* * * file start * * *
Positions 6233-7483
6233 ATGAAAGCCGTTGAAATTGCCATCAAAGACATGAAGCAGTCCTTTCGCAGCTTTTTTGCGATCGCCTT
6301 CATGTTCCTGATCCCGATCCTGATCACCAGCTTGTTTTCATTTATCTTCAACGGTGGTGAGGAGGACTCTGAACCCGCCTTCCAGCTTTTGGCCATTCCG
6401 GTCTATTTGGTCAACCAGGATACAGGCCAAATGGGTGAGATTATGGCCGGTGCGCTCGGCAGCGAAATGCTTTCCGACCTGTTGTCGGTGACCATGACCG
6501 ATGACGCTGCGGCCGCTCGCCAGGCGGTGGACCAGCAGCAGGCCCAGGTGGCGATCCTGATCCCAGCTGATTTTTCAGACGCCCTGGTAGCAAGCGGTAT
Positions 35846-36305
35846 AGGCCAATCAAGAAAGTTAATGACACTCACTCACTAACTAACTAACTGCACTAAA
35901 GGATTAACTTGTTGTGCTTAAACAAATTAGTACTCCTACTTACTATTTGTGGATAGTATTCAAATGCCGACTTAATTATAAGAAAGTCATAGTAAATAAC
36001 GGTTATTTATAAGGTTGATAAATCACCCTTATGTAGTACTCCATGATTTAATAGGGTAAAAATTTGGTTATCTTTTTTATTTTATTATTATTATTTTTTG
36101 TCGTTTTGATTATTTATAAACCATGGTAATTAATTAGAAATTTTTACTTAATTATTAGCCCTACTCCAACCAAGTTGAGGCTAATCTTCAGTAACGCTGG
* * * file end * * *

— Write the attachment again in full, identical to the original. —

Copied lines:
Positions 6233-7483
6233 ATGAAAGCCGTTGAAATTGCCATCAAAGACATGAAGCAGTCCTTTCGCAGCTTTTTTGCGATCGCCTT
6301 CATGTTCCTGATCCCGATCCTGATCACCAGCTTGTTTTCATTTATCTTCAACGGTGGTGAGGAGGACTCTGAACCCGCCTTCCAGCTTTTGGCCATTCCG
6401 GTCTATTTGGTCAACCAGGATACAGGCCAAATGGGTGAGATTATGGCCGGTGCGCTCGGCAGCGAAATGCTTTCCGACCTGTTGTCGGTGACCATGACCG
6501 ATGACGCTGCGGCCGCTCGCCAGGCGGTGGACCAGCAGCAGGCCCAGGTGGCGATCCTGATCCCAGCTGATTTTTCAGACGCCCTGGTAGCAAGCGGTAT
Positions 35846-36305
35846 AGGCCAATCAAGAAAGTTAATGACACTCACTCACTAACTAACTAACTGCACTAAA
35901 GGATTAACTTGTTGTGCTTAAACAAATTAGTACTCCTACTTACTATTTGTGGATAGTATTCAAATGCCGACTTAATTATAAGAAAGTCATAGTAAATAAC
36001 GGTTATTTATAAGGTTGATAAATCACCCTTATGTAGTACTCCATGATTTAATAGGGTAAAAATTTGGTTATCTTTTTTATTTTATTATTATTATTTTTTG
36101 TCGTTTTGATTATTTATAAACCATGGTAATTAATTAGAAATTTTTACTTAATTATTAGCCCTACTCCAACCAAGTTGAGGCTAATCTTCAGTAACGCTGG